@escape("csv") {
    @myTag()
}

The above code makes sure all expressions output within myTag call will be escaped using “csv” format, while @myTag().escape(“csv”) ensure the tag invocation result itself get escaped.

Cache tag invocation result

Start from v1.0 you can cache tag invocation result easily

@myTag(1, 2, "3").cache() @// cache using default TTL, which is 1 hour
@myTag(1, 2, "3").cache("1h") @// cache invocation result for 1 hour
@myTag(1, 2, "3").cache(60 * 60) @// cache invocation result for 1 hour

The above statement invoke tag myTag using parameter [1, 2, “3”] and cache the result for one hour. Within the next one hour, the tag will not be invoked, instead the cached result will be returned if the parameter passed in are still [1, 2, “3”].

So you see Rythm is smart enough to cache tag invocation against tag name and the parameter passed in. If the tag has body, the body will also be taken into consideration when calculating the cache key.

In some cases where the tag invocation result is not merely a function of the tag, parameter and body, but also some implicit variables, where you might expect different result even you have completely the same signature of tag invocation. Rythm provide way for you to take those additional implicit variable into account when calculating the cache key:

@{User user = User.current()}
@myTag(1, 2, "3").cache("1h", user.isAdmin())

The above statement shows how to pass additional parameter to cache decoration.

Also refer to @cache keyword for more on cache parameters

Assign tag invocation result

With .assign() extension it can assign the tag invocation result to a template variable for further processing or delayed output:

@tagX().assign("xResult")

Now you have a template variable xResult contains the content of tagX tag. You can process it and output it later on:

@xResult.toLowerCase().raw()

You can assign tag execution result to a final variable by passing additional parameter to assign extension:

@tagX().assign("xResult", true)

The benefit of final variable is that you can use it directly inside @for loop.

Chain tag invocation decoration functions

It is possible to chain tag invocation extension functions in one statement:

@tagX().raw().cache("1h").assign("xResult").callback(String name) {
    echo @name
}

Dynamic tag invocation

Dynamic tag invocation means the tag to be invoked is determined by a runtime variable, in this case, one can use @invoke keyword as shown below:

@args String platform @// could be pc, iphone, ipad ...
...
@invoke("designer." + platform)

So when platform is iphone, the above case has the same effect as calling @designer.iphone().

Usually when a tag been invoked cannot be found, Rythm will report an error. Sometimes it is expected that certain template/tag does not exists, in which case one can use .ignoreNonExistsTag() extension with invoke keyword:

Relative path/import path invocation and cache features also available to @invoke tag invocation

@invoke("designer." + platform).ignoreNonExistsTag()

Invoke controller action method (Play specific)

It’s possible to invoke controller action method directly from within the template and fill the render result content in place:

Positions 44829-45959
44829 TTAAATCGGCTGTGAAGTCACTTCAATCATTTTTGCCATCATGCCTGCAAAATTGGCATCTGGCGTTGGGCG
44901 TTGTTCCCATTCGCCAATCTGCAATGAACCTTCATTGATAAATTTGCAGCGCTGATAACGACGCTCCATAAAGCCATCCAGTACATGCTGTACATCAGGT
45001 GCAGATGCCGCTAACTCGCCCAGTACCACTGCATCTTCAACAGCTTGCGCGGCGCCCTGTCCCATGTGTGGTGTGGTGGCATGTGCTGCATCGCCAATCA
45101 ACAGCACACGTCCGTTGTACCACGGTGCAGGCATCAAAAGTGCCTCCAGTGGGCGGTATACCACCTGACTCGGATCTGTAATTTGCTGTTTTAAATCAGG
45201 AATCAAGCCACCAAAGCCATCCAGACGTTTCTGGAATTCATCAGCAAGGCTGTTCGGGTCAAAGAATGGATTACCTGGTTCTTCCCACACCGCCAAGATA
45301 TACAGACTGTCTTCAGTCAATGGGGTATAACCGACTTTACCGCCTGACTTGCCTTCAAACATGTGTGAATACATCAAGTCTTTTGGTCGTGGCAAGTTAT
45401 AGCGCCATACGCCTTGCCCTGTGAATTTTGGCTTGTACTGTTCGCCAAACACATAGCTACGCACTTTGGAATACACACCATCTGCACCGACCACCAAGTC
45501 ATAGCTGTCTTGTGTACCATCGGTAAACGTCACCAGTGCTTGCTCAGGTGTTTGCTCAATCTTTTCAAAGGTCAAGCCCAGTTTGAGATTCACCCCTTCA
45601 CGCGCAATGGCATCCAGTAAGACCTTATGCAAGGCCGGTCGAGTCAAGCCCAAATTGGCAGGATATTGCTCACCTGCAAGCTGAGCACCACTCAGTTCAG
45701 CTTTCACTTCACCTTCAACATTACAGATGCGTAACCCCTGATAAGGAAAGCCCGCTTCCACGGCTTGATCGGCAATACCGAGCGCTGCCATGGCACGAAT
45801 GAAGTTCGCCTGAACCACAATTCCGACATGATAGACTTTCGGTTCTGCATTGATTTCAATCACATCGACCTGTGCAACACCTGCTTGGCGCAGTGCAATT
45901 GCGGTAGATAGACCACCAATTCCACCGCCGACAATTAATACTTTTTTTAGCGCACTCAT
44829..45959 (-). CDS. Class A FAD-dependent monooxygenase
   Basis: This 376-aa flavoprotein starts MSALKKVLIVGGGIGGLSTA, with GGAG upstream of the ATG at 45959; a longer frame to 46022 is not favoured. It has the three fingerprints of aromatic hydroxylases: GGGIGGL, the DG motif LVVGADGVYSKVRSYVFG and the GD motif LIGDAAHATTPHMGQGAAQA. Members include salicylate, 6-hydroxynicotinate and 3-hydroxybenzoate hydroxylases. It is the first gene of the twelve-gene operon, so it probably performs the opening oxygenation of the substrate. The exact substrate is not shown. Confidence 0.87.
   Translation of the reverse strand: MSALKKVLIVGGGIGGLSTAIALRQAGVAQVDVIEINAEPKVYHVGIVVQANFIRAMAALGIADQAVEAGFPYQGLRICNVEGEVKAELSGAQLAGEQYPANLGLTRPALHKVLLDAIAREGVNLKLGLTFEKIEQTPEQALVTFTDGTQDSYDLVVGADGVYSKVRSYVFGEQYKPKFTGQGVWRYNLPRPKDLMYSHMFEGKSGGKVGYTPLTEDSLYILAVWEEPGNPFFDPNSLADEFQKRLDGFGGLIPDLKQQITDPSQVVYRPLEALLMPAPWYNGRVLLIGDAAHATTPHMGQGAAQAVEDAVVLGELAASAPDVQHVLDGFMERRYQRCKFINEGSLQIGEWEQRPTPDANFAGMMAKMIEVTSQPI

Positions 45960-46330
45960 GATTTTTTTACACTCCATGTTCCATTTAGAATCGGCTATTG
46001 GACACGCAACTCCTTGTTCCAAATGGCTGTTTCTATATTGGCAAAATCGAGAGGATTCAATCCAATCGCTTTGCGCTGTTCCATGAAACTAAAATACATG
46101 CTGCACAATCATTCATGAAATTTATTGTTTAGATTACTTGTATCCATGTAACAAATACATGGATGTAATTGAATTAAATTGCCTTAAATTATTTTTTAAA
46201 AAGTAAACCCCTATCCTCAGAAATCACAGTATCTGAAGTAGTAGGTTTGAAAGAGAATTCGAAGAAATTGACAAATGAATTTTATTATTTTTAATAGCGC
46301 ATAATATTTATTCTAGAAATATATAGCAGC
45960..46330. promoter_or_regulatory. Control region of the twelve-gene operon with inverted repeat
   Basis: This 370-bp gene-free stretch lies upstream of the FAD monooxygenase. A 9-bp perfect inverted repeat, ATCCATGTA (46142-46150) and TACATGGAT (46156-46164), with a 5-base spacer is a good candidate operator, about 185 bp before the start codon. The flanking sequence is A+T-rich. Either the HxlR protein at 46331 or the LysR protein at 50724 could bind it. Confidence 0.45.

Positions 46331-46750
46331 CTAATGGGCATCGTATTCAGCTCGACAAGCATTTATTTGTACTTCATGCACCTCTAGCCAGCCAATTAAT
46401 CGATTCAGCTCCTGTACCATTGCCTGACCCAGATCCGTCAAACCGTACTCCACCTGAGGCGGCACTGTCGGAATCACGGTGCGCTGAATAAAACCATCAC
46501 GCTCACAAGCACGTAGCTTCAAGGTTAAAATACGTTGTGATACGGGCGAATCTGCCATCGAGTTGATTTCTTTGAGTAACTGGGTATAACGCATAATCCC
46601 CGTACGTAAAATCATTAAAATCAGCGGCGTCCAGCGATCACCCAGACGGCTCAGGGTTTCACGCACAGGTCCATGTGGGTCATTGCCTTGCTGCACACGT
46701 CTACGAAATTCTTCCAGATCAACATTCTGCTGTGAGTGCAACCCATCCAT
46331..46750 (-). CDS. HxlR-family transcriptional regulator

@controllers.MyPortal.welcomePanel()

The above statement will invoke the controller @controller.MyPortal's action method welcomePanel, and fill the render result content in place of the statement

Because controller action invocation are treated as tag invocation, therefore caching tag invocation result also applies to controller action invocation. Please refer to Cache tag invocation result for details

See integration guide for more detail about invoking controller action method

Create tags

You can easily create specific tags for your application. Every template can be invoked as a tag. The template’s file path start from template root (in Play context it’s app/rythm) mapped into tag name by striping off the file extension and converting all path separator / into the dot ..

For example suppose you have a template with the following content located at app/rythm/util/hello.html:

Hello from tag!

From the any other template or even the template itself you can invoke the template as a tag:

@util.hello() @// the brace () is a must to call a tag

Retrieve tag parameters

Tag parameters are exposed as template variables which declared using @args tag.

For example:

@args String name
Hello @name !

And you can pass the name parameter to the tag:

@util.hello(name: "Bob")

or to pass parameter by position:

@util.hello("Bob")

Callback tag body

If your tag supports a body, you can include it at any point in the tag code, using the @renderBody() keyword.

For example:

Hello @doBody()! @// or Hello @renderBody()!

And you can then pass the name as tag body:

@util.hello() {
   Bob
}

Callback tag body with parameters

Rythm v1.0 support a new feature to callback tag body with parameters:

@doBody("superuser")

See Invoke tag with body to see how to invoke a tag which will callback body with parameters

Invoking a tag is different from callback tag body. The former is used by app developer (tag consumer) and the latter is used by tag developer (tag producer)

Pickup tag file based on content format

Like groovy template, you can have different versions of tag for different content types:

// javascript code to request a html page
$.get("/ui/userManager", function(data) {
   $('#manager-panel').html(data);
})
 
// javascript code to request a JSON data
$.getJSON("/data/userList", function(data)) {
   model.users = ko.mapping.fromJS(data);
}